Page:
Many cost-cutting measures either have no effect on the quality of care or even serve to improve care.
An organization in the Midwest, for example, found that antibiotics were administered prior to surgery more than 48 hours prematurely. By amending protocols to reflect the appropriate standard of care for prevention of infection, it was able to reduce costs in this area. As an added benefit, patients were no longer medicated unnecessarily with the risk of building up a resistance to antibiotics.
The same organization examined the equipment used by orthopedic surgeons and found that they were using different brands of what was essentially the same tool, just because of the surgeons' personal preferences. When the doctors agreed to select one or two of the less expensive, but equally effective, brands, costs were significantly reduced.
Keep in mind, however, that a careful evaluation of existing conditions and processes is prerequisite to safe and meaningful cost cutting. "Scrutinize your operations very carefully to see that you continue to provide the best possible medical care in the most efficient, quality, and ethical manner," Hayon recommends. Rash decisions can backfire.
Sometimes, cutting costs for the long run requires an initial outlay. "We're making investments in technology such as clinical information systems," says Hayon. "These require a large expense up front, but will really change the way health care is delivered and bring great savings down the line."
Another reason change is sometimes difficult to embrace is that the health care industry is still characterized by a great deal of "silo" culture. Departments operate independently and interdepartmental communication is poor or nonexistent. Today's successful manager needs to be a generalist who sees the whole picture and ensures that the organization as a whole benefits. This requires leadership skills, courage to go out beyond the department, and the ability to integrate solutions from multiple sources.
Poor labor-management relations can also be a drain on resources. "The adversarial relationships some companies have with their unions waste a tremendous amount of energy, time, and resources," says Hayon. "If you can develop a new culture where labor and management work together and learn from each other, you can realize great savings."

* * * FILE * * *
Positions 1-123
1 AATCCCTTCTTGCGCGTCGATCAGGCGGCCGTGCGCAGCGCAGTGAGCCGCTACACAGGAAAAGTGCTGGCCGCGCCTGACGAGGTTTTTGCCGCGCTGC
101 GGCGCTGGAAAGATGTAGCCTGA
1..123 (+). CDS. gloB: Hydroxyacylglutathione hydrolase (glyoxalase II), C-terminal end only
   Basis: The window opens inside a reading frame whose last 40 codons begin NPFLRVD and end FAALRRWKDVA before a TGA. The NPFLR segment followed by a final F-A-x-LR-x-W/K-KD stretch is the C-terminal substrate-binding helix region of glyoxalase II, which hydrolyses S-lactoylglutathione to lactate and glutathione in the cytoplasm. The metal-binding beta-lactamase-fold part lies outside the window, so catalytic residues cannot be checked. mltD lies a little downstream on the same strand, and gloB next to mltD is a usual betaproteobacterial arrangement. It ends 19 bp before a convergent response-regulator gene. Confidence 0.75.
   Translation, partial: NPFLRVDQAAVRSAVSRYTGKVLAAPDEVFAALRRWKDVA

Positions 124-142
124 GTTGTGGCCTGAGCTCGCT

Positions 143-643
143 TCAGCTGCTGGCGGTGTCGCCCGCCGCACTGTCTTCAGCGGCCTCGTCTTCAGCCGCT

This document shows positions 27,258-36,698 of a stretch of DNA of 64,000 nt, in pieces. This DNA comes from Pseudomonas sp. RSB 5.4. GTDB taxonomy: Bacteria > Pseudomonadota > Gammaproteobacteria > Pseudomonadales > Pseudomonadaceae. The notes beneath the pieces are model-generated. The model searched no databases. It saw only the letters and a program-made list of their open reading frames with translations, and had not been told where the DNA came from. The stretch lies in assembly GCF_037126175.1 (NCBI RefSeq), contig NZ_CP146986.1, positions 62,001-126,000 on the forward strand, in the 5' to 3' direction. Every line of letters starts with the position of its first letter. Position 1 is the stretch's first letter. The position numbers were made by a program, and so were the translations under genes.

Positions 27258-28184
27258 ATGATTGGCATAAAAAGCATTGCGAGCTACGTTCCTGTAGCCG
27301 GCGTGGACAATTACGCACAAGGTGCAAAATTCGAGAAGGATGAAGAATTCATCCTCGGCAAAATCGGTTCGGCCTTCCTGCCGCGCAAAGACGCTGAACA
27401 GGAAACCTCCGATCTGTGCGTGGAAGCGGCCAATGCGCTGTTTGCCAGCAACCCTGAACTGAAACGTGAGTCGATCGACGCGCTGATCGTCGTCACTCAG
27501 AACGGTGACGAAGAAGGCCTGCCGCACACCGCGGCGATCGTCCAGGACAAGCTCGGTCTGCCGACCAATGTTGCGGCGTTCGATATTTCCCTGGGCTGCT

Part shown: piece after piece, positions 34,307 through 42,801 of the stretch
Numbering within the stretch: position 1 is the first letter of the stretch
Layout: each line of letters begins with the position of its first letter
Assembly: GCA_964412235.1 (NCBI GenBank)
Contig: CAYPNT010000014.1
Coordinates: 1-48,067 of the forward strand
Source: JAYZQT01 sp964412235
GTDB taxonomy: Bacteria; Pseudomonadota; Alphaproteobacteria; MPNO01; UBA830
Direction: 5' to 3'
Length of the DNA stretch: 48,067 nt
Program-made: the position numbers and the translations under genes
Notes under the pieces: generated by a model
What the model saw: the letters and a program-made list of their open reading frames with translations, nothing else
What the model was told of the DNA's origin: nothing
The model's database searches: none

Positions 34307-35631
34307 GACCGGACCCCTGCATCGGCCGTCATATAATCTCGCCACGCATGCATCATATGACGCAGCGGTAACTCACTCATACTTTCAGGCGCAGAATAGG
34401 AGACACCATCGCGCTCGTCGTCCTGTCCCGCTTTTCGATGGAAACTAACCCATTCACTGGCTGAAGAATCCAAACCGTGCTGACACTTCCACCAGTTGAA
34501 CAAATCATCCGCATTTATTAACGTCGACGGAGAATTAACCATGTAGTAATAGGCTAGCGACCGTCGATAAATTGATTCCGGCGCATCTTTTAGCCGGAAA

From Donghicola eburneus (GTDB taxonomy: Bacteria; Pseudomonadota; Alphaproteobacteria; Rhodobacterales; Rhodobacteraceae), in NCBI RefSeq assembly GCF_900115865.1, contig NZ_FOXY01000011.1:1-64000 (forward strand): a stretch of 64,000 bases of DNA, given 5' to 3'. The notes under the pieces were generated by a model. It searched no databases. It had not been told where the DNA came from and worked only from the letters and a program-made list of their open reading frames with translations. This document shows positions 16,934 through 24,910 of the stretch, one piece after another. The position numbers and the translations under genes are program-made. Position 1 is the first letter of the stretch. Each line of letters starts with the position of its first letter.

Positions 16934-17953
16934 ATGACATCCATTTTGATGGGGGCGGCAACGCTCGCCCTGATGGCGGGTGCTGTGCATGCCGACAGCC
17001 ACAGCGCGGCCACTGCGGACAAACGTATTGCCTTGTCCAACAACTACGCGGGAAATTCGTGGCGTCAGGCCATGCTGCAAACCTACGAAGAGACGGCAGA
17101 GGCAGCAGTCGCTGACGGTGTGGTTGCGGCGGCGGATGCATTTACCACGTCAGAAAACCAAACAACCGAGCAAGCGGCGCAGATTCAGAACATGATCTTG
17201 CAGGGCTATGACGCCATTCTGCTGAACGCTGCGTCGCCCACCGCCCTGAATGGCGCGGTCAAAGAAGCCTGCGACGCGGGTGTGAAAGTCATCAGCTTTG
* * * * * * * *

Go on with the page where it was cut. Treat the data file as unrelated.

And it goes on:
Effective leaders must look not only beyond the department, but also beyond the organization. Again, the patient-care side has taken the lead in this regard. Cigna HealthCare of California, for example, participates in a benchmarking program measuring the effectiveness of preventive care. "We also have close working relationships with many of our medical groups and IPAs," says Harris. "We support their innovative ideas for dealing with particular conditions or population groups and share successful models with other groups."
Benchmarking and best-practices approaches can result in greater efficiency on the administrative side as well. Just because today's environment is competitive doesn't mean organizations can't learn from one another. Effective benchmarking goes beyond means and medians. It's a matter of communication. Discovering how other organizations routinely perform the same processes with lower costs or better outcomes means establishing relationships with colleagues and sharing information to generate new ideas and opportunities.
New lines of communication across departments and organizations bring a breath of fresh air and a wealth of new ideas to replace outmoded structures and processes. When departments take new ideas to heart, it can make a tremendous difference.
Best of both worlds
Managed care providers, hospitals, and insurance companies all have the same goal — to provide quality care while reducing expenses. When change is set in motion, trial and error are the order of the day. However, the amount of error can be minimized through communication and a willingness to accept new ideas.
The keys to success are responsible thinking outside the box and keeping communication open across departments and organizations. By implementing benchmarking programs, the management side of an organization can become as proactive and effective as the medical care side.
"Health care used to be a runaway industry with little control over costs," recalls Hayon. "Then the pendulum swung perhaps too far in the other direction with organizations trying to run health care like a Wall Street business. We're finally beginning to combine the best of both worlds, operating like businesses while still retaining the heart and soul of medicine. And that's about taking care of people and doing so in the best and most ethical way. When you look at it in this light, you begin to think creatively and find new and better ways to deliver health care."